The head of a weekend community Polish school has criticised the Education department over its lack of support after the school was temporarily forced from its site in May.
Jersey’s Polish School had been based at d’Auvergne School for the past four years but had to leave the site following the department’s concerns over safety standards when building work began there.
The school’s 120 pupils – who attend on a Saturday morning to learn about Polish language, culture and history – found a temporary home at the Town Hall thanks to St Helier Constable Simon Crowcroft, before being allowed back to d’Auvergne.
But the head of the school has criticised the Education department – and Education Minister Rod Bryans – for not doing enough to help them.
He has responded saying that he’s glad all of the issues have been resolved, and that his department helped them to meet safeguarding standards required for everyone who uses Education department property.
Dominika Nalichowska, Head of the Polish School, has thanked the headteacher at d’Auvergne, Cris Lakeman, and Polish Honorary Consul Magda Chmielewska for their support, but says that the Education department were not as helpful.
She said: “I was really disappointed with the Minister of Education Rod Bryans as he didn't help at all when we needed his help most.
“His lack of support, engagement and simple understanding of the needs of multilingual children is very upsetting as this is not what you would expect from the person responsible for good standards of education and equal opportunities for children from different backgrounds.”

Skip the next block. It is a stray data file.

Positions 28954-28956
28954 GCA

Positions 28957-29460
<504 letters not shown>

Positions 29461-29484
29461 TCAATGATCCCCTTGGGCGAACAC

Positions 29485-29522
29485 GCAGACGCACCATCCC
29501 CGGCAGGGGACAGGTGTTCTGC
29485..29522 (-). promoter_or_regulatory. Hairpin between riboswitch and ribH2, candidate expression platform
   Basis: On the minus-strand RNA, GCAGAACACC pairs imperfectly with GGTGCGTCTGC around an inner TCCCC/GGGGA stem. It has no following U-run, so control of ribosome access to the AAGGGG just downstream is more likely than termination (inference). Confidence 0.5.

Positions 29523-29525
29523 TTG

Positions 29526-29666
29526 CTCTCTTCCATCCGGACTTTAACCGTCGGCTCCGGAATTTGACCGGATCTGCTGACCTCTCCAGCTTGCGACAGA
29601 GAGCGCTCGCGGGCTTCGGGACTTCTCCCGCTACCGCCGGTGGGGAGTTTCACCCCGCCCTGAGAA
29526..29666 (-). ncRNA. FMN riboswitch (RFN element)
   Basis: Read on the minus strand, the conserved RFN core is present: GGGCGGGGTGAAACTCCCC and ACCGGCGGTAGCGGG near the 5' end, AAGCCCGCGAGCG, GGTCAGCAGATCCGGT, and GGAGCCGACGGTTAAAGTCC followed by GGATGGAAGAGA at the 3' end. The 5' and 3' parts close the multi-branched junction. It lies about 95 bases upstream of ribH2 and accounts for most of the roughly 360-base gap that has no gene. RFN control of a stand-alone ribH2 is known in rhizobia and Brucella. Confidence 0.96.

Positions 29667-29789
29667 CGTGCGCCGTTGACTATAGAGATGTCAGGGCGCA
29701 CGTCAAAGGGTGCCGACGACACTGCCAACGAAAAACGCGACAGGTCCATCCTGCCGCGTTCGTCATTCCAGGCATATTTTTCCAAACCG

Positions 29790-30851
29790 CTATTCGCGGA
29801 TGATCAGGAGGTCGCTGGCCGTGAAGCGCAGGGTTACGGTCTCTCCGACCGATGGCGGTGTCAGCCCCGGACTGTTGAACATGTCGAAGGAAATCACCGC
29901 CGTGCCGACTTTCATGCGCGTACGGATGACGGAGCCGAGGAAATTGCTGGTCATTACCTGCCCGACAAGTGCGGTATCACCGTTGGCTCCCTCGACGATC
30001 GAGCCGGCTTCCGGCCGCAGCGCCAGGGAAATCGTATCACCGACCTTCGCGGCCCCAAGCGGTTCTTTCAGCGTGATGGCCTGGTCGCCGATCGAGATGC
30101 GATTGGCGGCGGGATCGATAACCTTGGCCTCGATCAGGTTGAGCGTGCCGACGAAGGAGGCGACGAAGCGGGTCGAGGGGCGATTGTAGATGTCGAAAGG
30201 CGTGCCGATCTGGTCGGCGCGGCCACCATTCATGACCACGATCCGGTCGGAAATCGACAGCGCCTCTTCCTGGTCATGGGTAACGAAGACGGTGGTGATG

With a focus on teaching Polish to children born in Jersey, the school is one of two of its kind in the Island.
Since its launch in 2011, the school had grown dramatically in size, from 20 to 120 pupils.
As well as lessons in Polish language and literacy, the children learn about Polish geography, history and culture. Parents pay £40 per month for their children to attend the Saturday morning classes which conclude each week with drama, chess, or dancing lessons.
Responding to the comments, Deputy Bryans said: “We are pleased that the Polish Saturday School is back at D’Auvergne and previous issues have been resolved.
“Staff at the department have given them every possible support to meet the safeguarding standards, which are a condition for every group or private business that hires ESC buildings.
“This is to ensure the safety of all young people when they are on our property. We fully support community use of our premises and are always happy to advise lessors, particularly over child protection requirements.”
Mr Crowcroft has praised the school, saying that it’s an important community initiative.
He said: “The children attending the school are Jersey-born children from Polish families who risk losing touch with their ancestral culture.
“It’s importand that these children are educated in Polish and are able to keep their mother tongue alive.
“Polish culture enriches the overall culture of Jersey and adds to our experience of the Island.”
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